In addition, Park and his colleagues scrutinized data from the Visible Infrared Imaging Radiometer Suite (VIIRS) instrument aboard Suomi NPP, a satellite operated jointly by NASA and the U.S.


National Oceanic and Atmospheric Administration. VIIRS can spot brightly lit ships at night, which makes it well suited to hunt squid boats; these vessels usually operate after dark, drawing squid


up from the depths with huge banks of very bright lights.


The researchers also used synthetic-aperture radar (SAR) imagery to hunt for large metal vessels in the region. The team used SAR data from several different satellites: the European Space


Agency's Sentinel-1, the Japanese Space Exploration Agency's PALSAR-2, and RADARSAT-2, which is operated by the company Kongsberg Satellite Services.


Combining all of this information allowed the team to determine the extent of illegal fishing in the area — something that had never been done on this scale, team members said.


"These novel insights are now possible thanks to advances in machine learning and the rapidly growing volume of high-resolution, high-frequency imagery that was unavailable even a couple of


years ago," co-author David Kroodsma, Global Fishing Watch research and innovation director, said in the same statement. "We've shown we can track industrial fishing vessels that are not


broadcasting their locations."


The new study, which was published online today (July 22) in the journal Science Advances, suggests that the illegal vessels pose a significant threat to the management of the T. pacificus fishery.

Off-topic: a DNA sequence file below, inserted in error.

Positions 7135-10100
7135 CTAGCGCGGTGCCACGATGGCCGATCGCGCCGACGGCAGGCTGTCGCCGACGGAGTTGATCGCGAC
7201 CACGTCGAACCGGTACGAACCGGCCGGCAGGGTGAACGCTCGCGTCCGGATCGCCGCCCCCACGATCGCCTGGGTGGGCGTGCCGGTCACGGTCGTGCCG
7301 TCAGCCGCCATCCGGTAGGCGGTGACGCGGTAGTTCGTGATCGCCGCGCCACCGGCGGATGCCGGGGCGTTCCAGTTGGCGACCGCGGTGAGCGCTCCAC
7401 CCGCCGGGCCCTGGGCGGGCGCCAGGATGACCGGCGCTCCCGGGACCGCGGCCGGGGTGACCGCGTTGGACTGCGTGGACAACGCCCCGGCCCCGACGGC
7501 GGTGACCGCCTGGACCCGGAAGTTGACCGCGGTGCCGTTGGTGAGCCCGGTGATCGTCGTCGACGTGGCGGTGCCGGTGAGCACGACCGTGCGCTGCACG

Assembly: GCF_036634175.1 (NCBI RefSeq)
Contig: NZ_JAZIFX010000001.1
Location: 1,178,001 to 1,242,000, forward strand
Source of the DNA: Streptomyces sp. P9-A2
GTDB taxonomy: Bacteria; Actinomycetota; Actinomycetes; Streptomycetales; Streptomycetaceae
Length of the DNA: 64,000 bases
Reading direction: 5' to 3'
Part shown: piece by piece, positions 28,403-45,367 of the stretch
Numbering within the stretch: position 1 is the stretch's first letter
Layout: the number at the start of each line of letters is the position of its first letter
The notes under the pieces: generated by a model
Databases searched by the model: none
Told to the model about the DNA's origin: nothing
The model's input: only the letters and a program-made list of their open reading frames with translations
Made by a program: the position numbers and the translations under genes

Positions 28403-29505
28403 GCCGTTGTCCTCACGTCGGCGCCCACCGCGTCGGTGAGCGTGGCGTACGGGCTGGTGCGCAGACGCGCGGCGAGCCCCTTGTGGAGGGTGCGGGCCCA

That fishery is extremely valuable — T. pacificus is the top seafood by production value in South Korea, and one of the top five seafoods eaten in Japan — and it's on an unsustainable trajectory.


Since 2003, reported catches of T. pacificus have dropped by 80% and 82%

"Global fisheries have long been dominated by a culture of unnecessary confidentiality and concealment. Achieving a comprehensive view of fishing activity is an important step toward truly


sustainable and cooperative fisheries management, and satellite monitoring is a key part of the solution," co-author  Quentin Hanich, an associate professor at the Australian National Center for


Ocean Resources and Security at the University of Wollongong, said in the same statement.


"This analysis represents the beginning of a new era in ocean management and transparency," Hanich added.


The team also determined that about 3,000 North Korean ships fished illegally in Russian waters in 2018, likely pushed so far afield by competition with the illegal Chinese vessels in their own


backyard. Most of the North Korean boats are small and made of wood, and therefore not designed for such long open-ocean voyages.



Indeed, hundreds of North Korean fishing vessels have washed up on Japanese and Russian shores in recent years, study team members said.



"The consequences of this shifting effort for North Korean small-scale fishers are profound, and represent an alarming and potentially growing human rights concern," study co-author Katherine


Seto, an assistant professor of environmental studies at the University of California, Santa Cruz, said in the same statement.